Fall back! Autumn is here!
By Edith Morgan
“Fall” is such a multipurpose word, but perhaps at least some of its several dozen meanings apply to this season. I personally prefer to call it “Autumn” – that has a more defining and descriptive ring to it.
Most of the birds have by this time migrated, and those that remain are already at my feeders, making sure that the feeders will be full every day. It has really been too warm (72 degrees on November 3rd!!) for hibernation – the squirrels are still active, and the air feels more like summer.
On the 5th, we will go back to daylight saving time – and catch an extra hour of sleep. (Does this mean that now the adolescents who need an extra hour of sleep to perform better in school, will improve their morning performances?)
But mostly autumn means we gather the leaves, cut down the yellowed growth of the lilies, glads and other garden plants, empty the rain barrel, and prepare the lawn for its long winter sleep.
The grass will get a final feeding and, once the snow arrives, a sprinkling of seed on the snow, to melt down in and fill in empty spaces where weeds might pop up in the spring. This year the city will sweep our streets last, so all the leaves will have fallen from the trees, and all we need to worry about is an early snow.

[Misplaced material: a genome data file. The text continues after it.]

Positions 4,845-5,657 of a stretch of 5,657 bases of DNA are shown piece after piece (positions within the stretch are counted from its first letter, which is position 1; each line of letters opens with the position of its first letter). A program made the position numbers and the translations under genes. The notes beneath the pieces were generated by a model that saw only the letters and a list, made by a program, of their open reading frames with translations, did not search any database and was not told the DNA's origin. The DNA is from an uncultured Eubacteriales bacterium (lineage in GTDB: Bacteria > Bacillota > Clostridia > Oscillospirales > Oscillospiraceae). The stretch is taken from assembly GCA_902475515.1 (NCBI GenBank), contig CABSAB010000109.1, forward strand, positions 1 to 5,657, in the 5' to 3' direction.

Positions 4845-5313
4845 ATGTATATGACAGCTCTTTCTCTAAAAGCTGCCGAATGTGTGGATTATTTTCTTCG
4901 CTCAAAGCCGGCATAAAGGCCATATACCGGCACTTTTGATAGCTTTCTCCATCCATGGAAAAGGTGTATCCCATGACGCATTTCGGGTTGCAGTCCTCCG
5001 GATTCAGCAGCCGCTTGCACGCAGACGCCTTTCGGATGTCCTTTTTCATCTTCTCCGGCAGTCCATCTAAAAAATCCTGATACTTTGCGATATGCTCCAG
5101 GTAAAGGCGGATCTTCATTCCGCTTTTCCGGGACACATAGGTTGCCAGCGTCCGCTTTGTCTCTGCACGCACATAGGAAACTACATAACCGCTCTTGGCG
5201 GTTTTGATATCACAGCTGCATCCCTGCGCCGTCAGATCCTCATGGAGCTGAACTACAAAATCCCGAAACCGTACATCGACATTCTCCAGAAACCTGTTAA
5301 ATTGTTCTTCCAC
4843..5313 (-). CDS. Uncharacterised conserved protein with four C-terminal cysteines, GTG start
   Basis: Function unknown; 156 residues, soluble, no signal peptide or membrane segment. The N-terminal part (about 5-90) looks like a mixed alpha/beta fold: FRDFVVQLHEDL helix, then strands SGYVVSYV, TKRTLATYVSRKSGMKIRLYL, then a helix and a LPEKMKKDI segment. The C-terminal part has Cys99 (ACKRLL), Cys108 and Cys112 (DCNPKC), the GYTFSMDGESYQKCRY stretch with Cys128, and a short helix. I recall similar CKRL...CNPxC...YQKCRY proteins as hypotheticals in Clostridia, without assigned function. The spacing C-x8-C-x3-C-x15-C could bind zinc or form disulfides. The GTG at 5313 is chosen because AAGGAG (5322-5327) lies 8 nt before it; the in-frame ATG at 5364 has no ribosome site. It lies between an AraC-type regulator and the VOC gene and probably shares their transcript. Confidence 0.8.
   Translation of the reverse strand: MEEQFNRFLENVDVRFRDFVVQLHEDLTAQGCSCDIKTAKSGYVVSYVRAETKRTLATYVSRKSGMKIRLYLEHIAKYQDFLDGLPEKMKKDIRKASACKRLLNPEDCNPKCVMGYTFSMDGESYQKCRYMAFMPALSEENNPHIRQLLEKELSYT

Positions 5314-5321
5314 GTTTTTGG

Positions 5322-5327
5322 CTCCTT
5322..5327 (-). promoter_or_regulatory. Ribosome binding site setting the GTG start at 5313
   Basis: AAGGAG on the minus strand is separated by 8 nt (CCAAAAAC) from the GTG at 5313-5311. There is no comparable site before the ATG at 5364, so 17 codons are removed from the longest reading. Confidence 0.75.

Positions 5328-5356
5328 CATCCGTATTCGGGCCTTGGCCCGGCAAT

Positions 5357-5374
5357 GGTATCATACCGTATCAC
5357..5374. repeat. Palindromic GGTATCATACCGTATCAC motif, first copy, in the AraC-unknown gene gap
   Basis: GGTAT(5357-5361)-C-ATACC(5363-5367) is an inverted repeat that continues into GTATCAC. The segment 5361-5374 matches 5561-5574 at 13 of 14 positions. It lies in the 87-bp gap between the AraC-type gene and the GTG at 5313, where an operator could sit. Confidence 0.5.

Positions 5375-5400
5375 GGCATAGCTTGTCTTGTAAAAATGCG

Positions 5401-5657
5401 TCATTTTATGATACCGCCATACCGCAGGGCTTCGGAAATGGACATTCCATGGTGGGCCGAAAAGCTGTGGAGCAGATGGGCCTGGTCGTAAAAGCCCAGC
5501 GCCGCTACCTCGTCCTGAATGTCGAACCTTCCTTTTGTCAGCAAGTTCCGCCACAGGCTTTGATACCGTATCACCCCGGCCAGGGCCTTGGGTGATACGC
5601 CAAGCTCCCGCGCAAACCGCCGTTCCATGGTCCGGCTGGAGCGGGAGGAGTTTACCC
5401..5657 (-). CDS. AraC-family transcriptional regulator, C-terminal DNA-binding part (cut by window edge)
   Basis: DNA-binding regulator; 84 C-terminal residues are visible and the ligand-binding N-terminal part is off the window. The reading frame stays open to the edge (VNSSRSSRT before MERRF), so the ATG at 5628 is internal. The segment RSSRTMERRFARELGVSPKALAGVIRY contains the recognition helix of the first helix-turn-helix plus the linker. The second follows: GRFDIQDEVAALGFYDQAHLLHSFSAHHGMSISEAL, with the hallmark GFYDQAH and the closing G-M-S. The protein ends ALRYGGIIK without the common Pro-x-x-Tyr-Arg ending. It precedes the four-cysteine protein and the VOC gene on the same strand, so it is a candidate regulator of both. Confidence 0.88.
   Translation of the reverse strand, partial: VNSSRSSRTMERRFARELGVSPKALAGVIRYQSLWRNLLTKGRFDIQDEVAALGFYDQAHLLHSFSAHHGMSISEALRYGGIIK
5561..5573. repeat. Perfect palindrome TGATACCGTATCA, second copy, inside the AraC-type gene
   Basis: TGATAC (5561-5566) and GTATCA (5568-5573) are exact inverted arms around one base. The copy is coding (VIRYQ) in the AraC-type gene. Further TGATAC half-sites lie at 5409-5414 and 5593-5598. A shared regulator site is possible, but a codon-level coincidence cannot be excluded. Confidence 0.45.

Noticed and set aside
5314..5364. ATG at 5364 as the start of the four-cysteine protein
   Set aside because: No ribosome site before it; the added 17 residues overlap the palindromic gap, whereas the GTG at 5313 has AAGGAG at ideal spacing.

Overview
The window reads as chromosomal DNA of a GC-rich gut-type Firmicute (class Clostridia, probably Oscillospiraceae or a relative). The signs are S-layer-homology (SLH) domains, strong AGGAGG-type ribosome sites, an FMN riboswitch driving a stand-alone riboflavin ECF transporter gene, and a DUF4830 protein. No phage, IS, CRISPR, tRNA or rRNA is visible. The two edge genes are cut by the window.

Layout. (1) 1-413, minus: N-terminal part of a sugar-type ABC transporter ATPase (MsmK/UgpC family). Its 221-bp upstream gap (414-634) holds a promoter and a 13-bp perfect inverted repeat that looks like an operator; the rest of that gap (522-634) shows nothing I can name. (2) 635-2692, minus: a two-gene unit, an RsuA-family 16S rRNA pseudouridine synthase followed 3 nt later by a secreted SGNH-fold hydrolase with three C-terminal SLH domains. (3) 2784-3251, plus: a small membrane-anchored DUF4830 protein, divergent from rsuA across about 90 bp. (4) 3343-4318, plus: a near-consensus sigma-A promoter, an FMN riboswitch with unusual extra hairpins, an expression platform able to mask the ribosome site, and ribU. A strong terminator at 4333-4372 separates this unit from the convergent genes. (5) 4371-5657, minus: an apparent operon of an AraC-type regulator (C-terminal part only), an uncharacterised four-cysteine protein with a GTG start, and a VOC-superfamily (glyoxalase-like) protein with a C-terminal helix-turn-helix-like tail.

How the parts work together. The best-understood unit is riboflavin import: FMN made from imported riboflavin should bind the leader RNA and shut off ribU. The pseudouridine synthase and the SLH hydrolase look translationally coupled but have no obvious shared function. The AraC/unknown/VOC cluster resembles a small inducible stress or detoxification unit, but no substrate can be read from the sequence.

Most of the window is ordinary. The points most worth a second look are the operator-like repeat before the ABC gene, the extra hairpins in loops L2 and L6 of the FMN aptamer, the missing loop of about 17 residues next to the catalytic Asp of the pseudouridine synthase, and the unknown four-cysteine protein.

And, of course, this is the time of year we vote – this year for our local representatives. Usually the turnout is shamefully low, despite the fact that our city councilors and our school committee members have jurisdiction over the things that affect our lives daily and directly!
Autumn is a time of endings: the end of our growing season, the end of mild weather before the winter comes, the end of flowers and vegetables in the garden.
It is also the time for the last hurrah of our maple trees, as their leaves glow in the sunshine, bright red, orange, yellow and finally brown. Some plants reserve their most magnificent display for now: day by day we watch our neighbors’ flame bush grow more red, until now all its leaves are cherry red. Soon only the stately pines will be green and unchanging. It is almost as if nature puts on a final great burst of magnificent color, and then goes silent.
For us, this is a good time for reflection: we will be indoors and at home more. That means more time for reading and thinking, as we edge into the year’s end. It’s a chance to “batten down the hatches” and be ready for winter.
Above all, this is the season of Thanksgiving – a time to look back and be grateful for all that we have, for all the good things we have experienced in the past year … . So, let’s celebrate and be grateful. And share what we have.